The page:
Research consistently shows a negative association between religiosity and viewing pornography. While scholars typically assume that greater religiosity leads to less frequent pornography use, none have empirically examined whether the reverse could be true: that greater pornography use may lead to lower levels of religiosity over time. I tested for this possibility using two waves of the nationally representative Portraits of American Life Study (PALS). Persons who viewed pornography at all at Wave 1 reported more religious doubt, lower religious salience, and lower prayer frequency at Wave 2 compared to those who never viewed porn. Considering the effect of porn-viewing frequency, viewing porn more often at Wave 1 corresponded to increases in religious doubt and declining religious salience at Wave 2. However, the effect of earlier pornography use on later religious service attendance and prayer was curvilinear: Religious service attendance and prayer decline to a point and then increase at higher levels of pornography viewing. Testing for interactions revealed that all effects appear to hold regardless of gender. Findings suggest that viewing pornography may lead to declines in some dimensions of religiosity but at more extreme levels may actually stimulate, or at least be conducive to, greater religiosity along other dimensions.
Americans remain deeply ambivalent about teenage sexuality. Many presume that such uneasiness is rooted in religion. This book tackles such questions as: how exactly does religion contribute to the formation of teenagers' sexual values and actions? What difference, if any, does religion make in adolescents' sexual attitudes and behaviors? Are abstinence pledges effective? Who expresses regrets about their sexual activity and why? The book combines analyses of three national surveys with stories drawn from interviews with over 250 teenagers across America. It reviews how young people learn, and what they know about sex from their parents, schools, peers, and other sources. It examines what experiences teens profess to have had, and how they make sense of these experiences in light of their own identities as religious, moral, and responsible persons. The author's analysis discovers that religion can and does matter. However, the analysis finds that religious claims are often swamped by other compelling sexual scripts. Particularly interesting is the emergence of what the author calls a "new middle class sexual morality", which has little to do with a desire for virginity but nevertheless shuns intercourse in order to avoid risks associated with pregnancy and STDs. And strikingly, evangelical teens aren't less sexually active than their non-evangelical counterparts, they just tend to feel guiltier about it. In fact, the analysis finds that few religious teens have internalized or are even able to articulate the sexual ethic taught by their denominations. The only-and largely ineffective-sexual message most religious teens are getting is: "don't do it until you're married". Ultimately, the author concludes, religion may influence adolescent sexual behavior, but it rarely motivates sexual decision making.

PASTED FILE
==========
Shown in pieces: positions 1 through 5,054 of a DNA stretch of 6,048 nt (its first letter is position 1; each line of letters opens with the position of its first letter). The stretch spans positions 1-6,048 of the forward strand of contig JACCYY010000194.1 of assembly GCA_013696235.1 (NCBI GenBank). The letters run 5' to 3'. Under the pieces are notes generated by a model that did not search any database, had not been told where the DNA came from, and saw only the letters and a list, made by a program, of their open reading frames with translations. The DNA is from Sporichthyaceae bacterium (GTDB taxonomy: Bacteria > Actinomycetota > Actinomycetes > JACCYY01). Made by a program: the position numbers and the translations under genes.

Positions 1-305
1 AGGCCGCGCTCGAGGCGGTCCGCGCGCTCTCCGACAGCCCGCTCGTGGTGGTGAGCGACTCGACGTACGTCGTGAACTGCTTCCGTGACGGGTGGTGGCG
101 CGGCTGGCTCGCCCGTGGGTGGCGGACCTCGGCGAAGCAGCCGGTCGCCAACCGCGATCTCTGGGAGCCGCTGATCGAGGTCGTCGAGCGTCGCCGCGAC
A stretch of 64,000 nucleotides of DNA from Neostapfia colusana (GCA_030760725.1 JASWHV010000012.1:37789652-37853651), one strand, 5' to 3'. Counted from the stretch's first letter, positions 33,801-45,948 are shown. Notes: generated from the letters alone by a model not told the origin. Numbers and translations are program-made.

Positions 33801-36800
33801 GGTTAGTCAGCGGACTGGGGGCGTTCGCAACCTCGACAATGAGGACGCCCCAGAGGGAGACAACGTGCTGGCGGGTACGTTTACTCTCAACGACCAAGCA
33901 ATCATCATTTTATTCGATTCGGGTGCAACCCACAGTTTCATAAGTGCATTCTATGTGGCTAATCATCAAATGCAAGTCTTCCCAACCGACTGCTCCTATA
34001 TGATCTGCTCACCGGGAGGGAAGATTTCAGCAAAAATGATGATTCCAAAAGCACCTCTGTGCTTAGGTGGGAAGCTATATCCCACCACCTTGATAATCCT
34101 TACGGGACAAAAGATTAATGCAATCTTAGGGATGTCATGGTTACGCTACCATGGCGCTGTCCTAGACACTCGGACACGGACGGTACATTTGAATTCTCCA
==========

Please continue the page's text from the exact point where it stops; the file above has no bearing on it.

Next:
Research finds that Americans who espouse theologically conservative beliefs about the Bible generally oppose same-sex marriage. Studies exploring this link, however, have been limited in that their operationalization of fundamentalist belief has been problematically conceptualized and they have potentially confounded the effect of conservative religious identity. The current study asks: (1) How do distinct beliefs about the nature and authority of the Bible influence same-sex marriage support? (2) Do these beliefs influence same-sex marriage support independently of conservative religious identity? (3) To what extent do Bible beliefs and conservative religious identity moderate one another's effects? And (4) to what extent are these factors moderated by religious tradition and frequency of Bible reading? Analyses of 2006 Portraits of American Life Study data reveal that while identifying as religiously conservative is the strongest predictor of opposition to same-sex marriage, believing in inerrancy and creationism remain strong predictors in full models. I also find moderating effects between belief in creationism, inerrancy, inspiration; religious-conservative identity; and religious tradition. Findings clarify how theological beliefs and religious identity shape support for same-sex marriage across religious traditions.